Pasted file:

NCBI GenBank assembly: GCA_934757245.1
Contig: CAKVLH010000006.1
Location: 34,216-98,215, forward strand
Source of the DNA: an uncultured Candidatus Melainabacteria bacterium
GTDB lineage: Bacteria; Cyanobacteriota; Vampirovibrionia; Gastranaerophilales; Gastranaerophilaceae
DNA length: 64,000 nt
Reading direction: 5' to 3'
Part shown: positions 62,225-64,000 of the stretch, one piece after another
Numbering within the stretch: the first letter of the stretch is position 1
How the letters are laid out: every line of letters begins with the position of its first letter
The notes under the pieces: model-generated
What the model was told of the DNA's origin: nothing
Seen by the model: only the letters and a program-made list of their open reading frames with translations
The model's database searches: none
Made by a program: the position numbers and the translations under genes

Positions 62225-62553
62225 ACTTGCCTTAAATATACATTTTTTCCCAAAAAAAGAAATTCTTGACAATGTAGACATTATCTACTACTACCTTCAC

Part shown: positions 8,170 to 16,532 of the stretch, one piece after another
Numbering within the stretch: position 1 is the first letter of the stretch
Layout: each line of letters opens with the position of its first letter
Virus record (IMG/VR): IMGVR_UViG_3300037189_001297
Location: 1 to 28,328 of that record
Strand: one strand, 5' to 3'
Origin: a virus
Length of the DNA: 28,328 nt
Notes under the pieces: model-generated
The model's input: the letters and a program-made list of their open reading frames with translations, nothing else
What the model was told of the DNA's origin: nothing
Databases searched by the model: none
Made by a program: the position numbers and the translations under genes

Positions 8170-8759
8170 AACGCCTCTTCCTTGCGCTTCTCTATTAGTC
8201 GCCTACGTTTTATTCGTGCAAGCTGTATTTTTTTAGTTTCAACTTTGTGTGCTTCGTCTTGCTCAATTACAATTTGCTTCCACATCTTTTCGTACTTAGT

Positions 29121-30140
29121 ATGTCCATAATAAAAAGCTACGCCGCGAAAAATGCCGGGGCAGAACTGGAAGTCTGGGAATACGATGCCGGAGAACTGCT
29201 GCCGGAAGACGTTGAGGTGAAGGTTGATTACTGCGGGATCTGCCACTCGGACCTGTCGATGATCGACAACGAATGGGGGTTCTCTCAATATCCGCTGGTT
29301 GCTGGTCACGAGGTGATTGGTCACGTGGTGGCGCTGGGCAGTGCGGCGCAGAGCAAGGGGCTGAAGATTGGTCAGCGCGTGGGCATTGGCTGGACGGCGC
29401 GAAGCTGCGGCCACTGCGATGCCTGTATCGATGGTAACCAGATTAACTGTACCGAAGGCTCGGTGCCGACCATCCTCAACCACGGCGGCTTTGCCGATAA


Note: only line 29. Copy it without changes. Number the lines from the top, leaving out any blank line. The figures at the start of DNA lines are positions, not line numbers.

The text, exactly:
Databases searched by the model: none